You searched for: Content Type Working Paper Remove constraint Content Type: Working Paper Publishing Institution Danish Institute for International Studies Remove constraint Publishing Institution: Danish Institute for International Studies Political Geography Europe Remove constraint Political Geography: Europe Topic Natural Resources Remove constraint Topic: Natural Resources
Number of results to display per page

Search Results

  • Author: K. M. Jensen, R. B. Lange, J. C. Refsgaard
  • Publication Date: 02-2012
  • Content Type: Working Paper
  • Institution: Danish Institute for International Studies
  • Abstract: Normative ideals for 'good water management' have proliferated the last twenty years. However, evidence of effective implementation is scarce. This paper analyzes cases from India, the Mekong and Denmark where attempts have been made to translate water management ideals into practice. The purpose is to demonstrate the importance of politics and power for water management processes and their outcomes. The concept of social learning is applied in order to understand the dynamic interplay between actors, institutions and power in the political processes involved. It is argued that the political economy of water tends to vest the stronger stakeholders with an interest in upholding the status quo. Consequently, social learning typically centers on the 'low lying fruits' that does not challenge the prevailing distribution of resources. The authors, Kurt Mørck Jensen, Rane Baadsgaard Lange, and Jens Christian Refsgaard argue that strategic approaches looking outside the 'water box' are necessary to foster deeper changes in water resources management in both developing and developed countries.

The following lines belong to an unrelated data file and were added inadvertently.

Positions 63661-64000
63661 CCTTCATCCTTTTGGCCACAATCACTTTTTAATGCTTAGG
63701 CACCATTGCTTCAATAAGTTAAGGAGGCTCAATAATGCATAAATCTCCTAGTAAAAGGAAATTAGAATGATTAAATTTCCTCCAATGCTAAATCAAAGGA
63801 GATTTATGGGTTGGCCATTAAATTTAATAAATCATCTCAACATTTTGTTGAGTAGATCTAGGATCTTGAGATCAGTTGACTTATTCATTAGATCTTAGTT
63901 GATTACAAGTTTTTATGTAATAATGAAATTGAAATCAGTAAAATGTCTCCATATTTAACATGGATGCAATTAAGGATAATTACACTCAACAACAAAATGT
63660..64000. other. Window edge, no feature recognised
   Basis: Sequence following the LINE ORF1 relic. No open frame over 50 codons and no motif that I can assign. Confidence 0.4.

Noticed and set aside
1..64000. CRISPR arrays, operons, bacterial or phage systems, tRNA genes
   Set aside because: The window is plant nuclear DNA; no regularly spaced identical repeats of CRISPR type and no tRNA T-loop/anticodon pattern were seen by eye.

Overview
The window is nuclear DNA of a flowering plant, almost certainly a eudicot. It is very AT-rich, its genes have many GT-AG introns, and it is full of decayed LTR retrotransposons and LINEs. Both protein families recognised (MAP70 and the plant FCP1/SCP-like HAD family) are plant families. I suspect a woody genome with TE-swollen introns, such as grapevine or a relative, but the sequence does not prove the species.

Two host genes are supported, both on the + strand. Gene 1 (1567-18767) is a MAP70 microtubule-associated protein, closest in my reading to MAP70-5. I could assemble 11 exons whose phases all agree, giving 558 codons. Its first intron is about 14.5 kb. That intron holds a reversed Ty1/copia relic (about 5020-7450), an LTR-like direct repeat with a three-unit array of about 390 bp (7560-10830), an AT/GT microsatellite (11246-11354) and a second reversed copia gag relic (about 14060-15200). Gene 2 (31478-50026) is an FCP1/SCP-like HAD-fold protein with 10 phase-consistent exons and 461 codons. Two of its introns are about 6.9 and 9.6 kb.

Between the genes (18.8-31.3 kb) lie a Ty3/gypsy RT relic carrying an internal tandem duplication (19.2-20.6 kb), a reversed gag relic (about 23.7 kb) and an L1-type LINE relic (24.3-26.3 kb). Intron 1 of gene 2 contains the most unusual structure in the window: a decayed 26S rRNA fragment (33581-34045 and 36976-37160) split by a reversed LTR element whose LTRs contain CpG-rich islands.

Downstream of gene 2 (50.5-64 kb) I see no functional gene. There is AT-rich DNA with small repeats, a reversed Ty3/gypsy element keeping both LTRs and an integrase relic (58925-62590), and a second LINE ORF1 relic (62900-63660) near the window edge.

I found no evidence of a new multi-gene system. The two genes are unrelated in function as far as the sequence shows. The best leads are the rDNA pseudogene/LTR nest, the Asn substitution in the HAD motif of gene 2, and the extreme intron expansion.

• Topic: Political Economy, Natural Resources
  • Political Geography: Europe, Southeast Asia
  • Author: Cindy Vestergaard, France Bourgouin
  • Publication Date: 05-2012
  • Content Type: Working Paper
  • Institution: Danish Institute for International Studies
  • Abstract: The world uranium industry has been undergoing a resurgence since 2002, and current supplies are not meeting demand. This increase in energy demand, coupled with concerns about energy security, is fuelling commercial interests in mining uranium. In 2010 the Greenland Government decided to relax its zero-tolerance uranium policy and allowed mining companies to explore prospects for potential uranium mining. With Greenland having the potential to become a uranium supplier, there are a range of domestic and international policy challenges that need to be addressed.
  • Topic: Arms Control and Proliferation, Weapons of Mass Destruction, Natural Resources, Nuclear Power
  • Political Geography: Europe, Greenland